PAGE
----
Know your local market- examples- @Magicman saws locally-this is not  global market, @Southside and @YellowHammer have well developed specialized local markets and are real experts.  If you can identify a local specialty market you'll be much safer from the impacts of trade disputes.  If you are a logger today the product market is tough, all low grade wood products have been adversely impacted by the trade wars and the markets are just flooded.  That has trickled up into things such as pallets, tie prices, etc.  By August of this year I had 3 buyers announce their plans to enter the fence board market as a way of consuming low grade redoak and keeping people busy.  Further, 3 more locals bought wide sawmills to make slabs.  Combined that stopped me from buying a mill.  Glad I hadn't received it.  My real niche is bespoke land management solutions and for me a mill was just a means to productize low grade material.  Now I am getting bugged by these guys trying to dump fence boards on my clients and badgered by wide slabbing guys who think I somehow have a need for a thousand slabs.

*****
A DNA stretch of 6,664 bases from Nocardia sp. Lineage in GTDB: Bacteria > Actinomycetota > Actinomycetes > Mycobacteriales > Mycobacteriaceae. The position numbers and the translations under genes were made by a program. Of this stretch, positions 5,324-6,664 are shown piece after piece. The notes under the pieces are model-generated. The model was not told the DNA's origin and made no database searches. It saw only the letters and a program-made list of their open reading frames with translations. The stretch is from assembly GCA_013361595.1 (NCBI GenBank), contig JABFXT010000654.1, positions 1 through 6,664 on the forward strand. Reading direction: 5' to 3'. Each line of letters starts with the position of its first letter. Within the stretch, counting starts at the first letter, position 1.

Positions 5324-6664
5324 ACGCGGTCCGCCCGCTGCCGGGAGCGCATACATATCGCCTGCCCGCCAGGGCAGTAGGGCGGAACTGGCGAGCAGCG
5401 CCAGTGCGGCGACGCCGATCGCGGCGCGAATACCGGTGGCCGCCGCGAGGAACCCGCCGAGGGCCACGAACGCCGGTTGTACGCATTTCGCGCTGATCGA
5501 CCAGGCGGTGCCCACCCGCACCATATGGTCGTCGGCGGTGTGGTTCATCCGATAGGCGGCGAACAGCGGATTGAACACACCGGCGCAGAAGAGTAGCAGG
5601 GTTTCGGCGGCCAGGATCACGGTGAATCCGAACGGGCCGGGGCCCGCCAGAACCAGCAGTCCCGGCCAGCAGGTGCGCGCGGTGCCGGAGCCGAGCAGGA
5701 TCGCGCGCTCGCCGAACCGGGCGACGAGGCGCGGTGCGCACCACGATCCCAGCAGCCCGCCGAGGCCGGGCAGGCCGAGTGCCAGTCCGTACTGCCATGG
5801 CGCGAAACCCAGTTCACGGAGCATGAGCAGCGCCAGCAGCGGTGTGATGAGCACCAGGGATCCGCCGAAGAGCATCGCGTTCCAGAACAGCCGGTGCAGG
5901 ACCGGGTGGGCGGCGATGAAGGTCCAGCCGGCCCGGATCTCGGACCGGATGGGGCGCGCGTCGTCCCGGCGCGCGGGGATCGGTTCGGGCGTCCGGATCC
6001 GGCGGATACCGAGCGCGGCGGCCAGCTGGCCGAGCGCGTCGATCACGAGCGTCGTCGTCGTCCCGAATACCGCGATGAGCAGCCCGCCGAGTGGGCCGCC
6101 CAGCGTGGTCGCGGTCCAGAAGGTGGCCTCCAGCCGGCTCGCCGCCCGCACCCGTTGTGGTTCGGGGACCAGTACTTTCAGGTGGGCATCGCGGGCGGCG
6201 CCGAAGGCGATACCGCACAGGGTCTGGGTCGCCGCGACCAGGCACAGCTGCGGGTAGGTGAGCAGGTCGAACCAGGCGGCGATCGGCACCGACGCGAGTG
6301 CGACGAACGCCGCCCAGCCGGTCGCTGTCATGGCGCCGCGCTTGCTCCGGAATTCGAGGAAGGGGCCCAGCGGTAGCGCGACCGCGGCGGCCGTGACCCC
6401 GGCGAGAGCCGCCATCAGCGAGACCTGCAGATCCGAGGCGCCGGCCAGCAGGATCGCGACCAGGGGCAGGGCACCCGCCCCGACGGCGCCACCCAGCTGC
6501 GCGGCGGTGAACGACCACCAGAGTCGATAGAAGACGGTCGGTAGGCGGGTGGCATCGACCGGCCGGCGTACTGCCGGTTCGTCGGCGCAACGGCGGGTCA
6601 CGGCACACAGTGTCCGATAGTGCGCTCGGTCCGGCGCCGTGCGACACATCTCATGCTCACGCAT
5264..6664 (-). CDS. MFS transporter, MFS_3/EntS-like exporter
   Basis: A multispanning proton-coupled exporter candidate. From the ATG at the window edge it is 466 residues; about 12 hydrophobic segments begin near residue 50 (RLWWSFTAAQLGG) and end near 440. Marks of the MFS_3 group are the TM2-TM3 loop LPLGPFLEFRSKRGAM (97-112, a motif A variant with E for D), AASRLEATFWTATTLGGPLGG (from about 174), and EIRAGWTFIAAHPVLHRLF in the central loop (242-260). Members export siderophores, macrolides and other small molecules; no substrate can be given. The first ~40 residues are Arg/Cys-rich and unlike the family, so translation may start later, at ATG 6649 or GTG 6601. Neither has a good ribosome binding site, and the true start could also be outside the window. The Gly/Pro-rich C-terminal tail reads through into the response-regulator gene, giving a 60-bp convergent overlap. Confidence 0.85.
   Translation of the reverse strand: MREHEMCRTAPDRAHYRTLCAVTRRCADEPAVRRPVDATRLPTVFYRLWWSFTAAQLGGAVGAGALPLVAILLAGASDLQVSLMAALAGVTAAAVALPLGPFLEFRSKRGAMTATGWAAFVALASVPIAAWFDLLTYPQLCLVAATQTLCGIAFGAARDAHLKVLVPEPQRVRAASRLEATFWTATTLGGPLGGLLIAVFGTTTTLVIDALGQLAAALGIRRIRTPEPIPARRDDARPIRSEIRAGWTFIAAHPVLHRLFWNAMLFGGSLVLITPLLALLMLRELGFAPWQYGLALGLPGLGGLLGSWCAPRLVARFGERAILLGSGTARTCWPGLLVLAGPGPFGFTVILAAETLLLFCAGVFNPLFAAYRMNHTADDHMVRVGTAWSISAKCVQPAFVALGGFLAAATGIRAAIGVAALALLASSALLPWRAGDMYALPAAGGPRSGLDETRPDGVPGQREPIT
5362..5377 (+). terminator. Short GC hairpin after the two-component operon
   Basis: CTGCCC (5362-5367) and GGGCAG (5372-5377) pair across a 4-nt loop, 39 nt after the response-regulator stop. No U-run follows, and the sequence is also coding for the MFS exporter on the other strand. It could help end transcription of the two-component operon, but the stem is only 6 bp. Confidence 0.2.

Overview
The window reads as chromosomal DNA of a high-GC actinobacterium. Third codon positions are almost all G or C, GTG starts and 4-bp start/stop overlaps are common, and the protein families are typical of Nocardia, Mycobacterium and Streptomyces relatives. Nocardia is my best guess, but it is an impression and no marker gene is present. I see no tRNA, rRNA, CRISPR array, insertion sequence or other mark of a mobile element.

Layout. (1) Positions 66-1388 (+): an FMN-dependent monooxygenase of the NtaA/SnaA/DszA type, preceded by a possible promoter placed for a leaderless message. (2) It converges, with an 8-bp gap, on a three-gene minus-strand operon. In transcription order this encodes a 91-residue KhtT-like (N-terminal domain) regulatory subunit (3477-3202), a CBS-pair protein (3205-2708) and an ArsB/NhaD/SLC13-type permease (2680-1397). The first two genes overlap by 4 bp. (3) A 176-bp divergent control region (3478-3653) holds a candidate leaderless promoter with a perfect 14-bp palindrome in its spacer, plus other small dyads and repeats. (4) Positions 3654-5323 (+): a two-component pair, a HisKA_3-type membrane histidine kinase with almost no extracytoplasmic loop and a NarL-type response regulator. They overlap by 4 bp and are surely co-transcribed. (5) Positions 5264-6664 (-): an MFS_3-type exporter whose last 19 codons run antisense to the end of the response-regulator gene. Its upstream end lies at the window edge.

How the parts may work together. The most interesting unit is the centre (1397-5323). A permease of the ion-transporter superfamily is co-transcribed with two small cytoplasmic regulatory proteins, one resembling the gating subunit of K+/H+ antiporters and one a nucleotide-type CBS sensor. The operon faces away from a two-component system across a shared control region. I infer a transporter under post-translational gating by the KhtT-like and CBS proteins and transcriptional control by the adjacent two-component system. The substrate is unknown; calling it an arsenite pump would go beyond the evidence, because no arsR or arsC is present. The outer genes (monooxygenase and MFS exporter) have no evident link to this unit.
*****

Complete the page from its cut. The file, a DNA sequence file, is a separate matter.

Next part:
I can't speak to all local markets but one thing I would strongly caution...the wide slabbing market is, to me, oversupplied.  The cost to get into that business is low.  The quality of products coming from most suppliers is terrible.  Wide slabbing requires being willing and able to sit on inventory for a few years while it air dries or it requires a fancy vac kiln and some air drying.  I have been to some yards where they have literally thousands and thousands of slabs drying- maybe over an acre piled high and deep.  Secondly the export market has begun buying big uglies...only a matter of time before some of those reenter the US wood markets as dried and finished slab tables.  The only hope I see for this market is if someone siphons off a few hundred thousand slabs and sells them into California, TX, and S Florida maybe sparking a mini boom or if this becomes the thing to own in Dubai- the middle east has quite a few large homes and excess capital.  I know 2 really good live edge table makers-both have sold their slabbing mills as it is just so much easier to simply buy slabs.  They focus on the planning and sanding of 30-40" slabs they buy air dried or kiln dried.  Folks like @tule peak timber are in a different class of millers but again, it is a specialty market.  Lastly if you are doing portable slabbing and the log is huge how does your client deal with a 3" thick 30" wide 10' long slab of red oak.  Talk about a back breaker.